Grouping airlines allied to the two Australian international carriers, Qantas and Virgin Australia, in the same terminal will also significantly reduce the number of passengers transferring between terminals for connecting flights.
However, earlier plans to group carriers according to marketing alliances have been abandoned, in part because Virgin Australia has strongly indicated it will not move its entire operation to T1 as previously suggested by the airport. But also further research by Sydney Airport indicates that connecting traffic between airlines that are not necessarily allied could play a greater part in which terminal a carrier will prefer to be based.
Sydney Airport development map
Construction of the development will be phased in accordance with demand and will start after the master plan is approved by the government and building consents have been granted.
Sydney has not yet put a cost on the project, but in 2011 said it would be in line with previous projections of other terminal works, which it estimated at AUD2.5 billion (USD2.4 billion) from 2010-2029. Sydney is majority owned by MAp (formerly Macquarie Airports) while Melbourne Tullamarine is owned by Asia Pacific Airports Corporation.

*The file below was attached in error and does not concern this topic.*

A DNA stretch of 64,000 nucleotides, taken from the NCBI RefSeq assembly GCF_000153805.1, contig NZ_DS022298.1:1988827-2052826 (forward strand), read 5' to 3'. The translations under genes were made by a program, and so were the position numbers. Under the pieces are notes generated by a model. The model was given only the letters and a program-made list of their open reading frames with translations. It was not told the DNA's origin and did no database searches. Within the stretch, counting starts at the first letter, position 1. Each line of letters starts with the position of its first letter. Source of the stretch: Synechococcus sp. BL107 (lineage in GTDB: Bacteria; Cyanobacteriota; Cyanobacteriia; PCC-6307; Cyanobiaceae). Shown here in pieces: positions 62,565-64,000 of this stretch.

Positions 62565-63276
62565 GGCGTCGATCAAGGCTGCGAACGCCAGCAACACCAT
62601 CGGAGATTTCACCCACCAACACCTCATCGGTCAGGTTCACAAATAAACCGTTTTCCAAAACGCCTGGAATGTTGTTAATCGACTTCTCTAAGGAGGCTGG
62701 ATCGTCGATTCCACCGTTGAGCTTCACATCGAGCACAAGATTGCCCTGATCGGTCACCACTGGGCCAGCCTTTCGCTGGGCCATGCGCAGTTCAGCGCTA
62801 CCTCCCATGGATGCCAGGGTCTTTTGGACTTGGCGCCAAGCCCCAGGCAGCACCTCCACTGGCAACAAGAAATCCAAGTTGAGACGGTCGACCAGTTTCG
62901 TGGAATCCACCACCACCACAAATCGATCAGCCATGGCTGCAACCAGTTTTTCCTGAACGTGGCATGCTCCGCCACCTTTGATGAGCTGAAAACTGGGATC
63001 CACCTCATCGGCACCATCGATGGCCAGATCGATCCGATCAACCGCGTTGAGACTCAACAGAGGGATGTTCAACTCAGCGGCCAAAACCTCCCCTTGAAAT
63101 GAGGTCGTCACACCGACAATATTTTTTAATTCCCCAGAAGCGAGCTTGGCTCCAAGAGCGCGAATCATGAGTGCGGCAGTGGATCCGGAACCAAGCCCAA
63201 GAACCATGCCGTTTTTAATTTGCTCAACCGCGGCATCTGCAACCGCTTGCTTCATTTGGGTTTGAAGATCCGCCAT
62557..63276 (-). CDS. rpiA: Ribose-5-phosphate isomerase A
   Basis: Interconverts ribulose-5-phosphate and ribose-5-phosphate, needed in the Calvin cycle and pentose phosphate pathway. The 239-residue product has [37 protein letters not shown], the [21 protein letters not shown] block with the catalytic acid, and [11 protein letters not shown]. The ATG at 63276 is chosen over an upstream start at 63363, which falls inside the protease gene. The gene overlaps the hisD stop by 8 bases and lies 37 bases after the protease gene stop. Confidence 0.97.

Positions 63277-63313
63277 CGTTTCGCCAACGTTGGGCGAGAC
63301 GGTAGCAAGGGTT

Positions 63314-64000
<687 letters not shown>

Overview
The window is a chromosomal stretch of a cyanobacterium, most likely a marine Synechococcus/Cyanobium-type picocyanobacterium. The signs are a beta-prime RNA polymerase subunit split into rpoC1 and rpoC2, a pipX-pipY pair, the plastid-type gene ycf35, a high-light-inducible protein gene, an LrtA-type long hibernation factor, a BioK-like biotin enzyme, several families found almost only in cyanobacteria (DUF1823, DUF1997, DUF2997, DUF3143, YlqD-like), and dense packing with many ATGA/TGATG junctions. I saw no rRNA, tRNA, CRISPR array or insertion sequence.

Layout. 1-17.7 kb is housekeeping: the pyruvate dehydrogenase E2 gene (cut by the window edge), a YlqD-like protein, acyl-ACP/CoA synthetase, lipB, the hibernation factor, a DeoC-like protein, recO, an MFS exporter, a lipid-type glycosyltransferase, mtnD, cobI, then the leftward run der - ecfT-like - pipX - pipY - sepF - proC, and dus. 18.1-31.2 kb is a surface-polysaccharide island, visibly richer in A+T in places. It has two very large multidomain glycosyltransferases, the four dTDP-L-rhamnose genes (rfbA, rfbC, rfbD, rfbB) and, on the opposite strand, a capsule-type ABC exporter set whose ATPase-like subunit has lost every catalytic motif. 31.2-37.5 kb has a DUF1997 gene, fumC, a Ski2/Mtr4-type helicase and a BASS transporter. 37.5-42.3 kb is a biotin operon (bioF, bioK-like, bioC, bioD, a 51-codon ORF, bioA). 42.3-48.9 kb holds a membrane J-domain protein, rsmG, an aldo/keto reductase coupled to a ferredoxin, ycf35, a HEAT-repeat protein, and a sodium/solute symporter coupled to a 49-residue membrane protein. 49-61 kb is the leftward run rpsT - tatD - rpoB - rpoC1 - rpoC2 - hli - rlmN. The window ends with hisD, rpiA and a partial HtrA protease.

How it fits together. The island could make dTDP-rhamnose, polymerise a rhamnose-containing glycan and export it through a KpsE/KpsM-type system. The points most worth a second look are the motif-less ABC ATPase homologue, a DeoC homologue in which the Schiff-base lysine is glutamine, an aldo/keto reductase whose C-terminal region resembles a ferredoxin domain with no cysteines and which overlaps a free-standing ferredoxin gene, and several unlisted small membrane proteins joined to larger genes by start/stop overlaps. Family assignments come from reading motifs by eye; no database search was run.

The bigger eastern precinct is currently the only realistic option for Qantas and its partner Emirates along with other oneworld carriers. That would leave Virgin Australia and its alliance partners, Singapore Airlines, Etihad, Air NZ and Tiger Australia to take up residence in T1.
Qantas says it sees benefits for it and its partners to operate all domestic and international flights from T2 and T3.
Virgin Australia, however, is resisting, saying that moving to T1 would place it at a significant competitive disadvantage to Qantas to attract connecting passengers arriving or departing at the rival terminal.
Sydney Airport says no decisions have been made on how the terminals will be allocated and points out that other permutations are also possible, including Qantas and Virgin Australia both being housed in the eastern terminal precinct with a small number of partners while LCC subsidiaries Jetstar and Tiger Australia are based in T1 along with a mix of foreign carriers.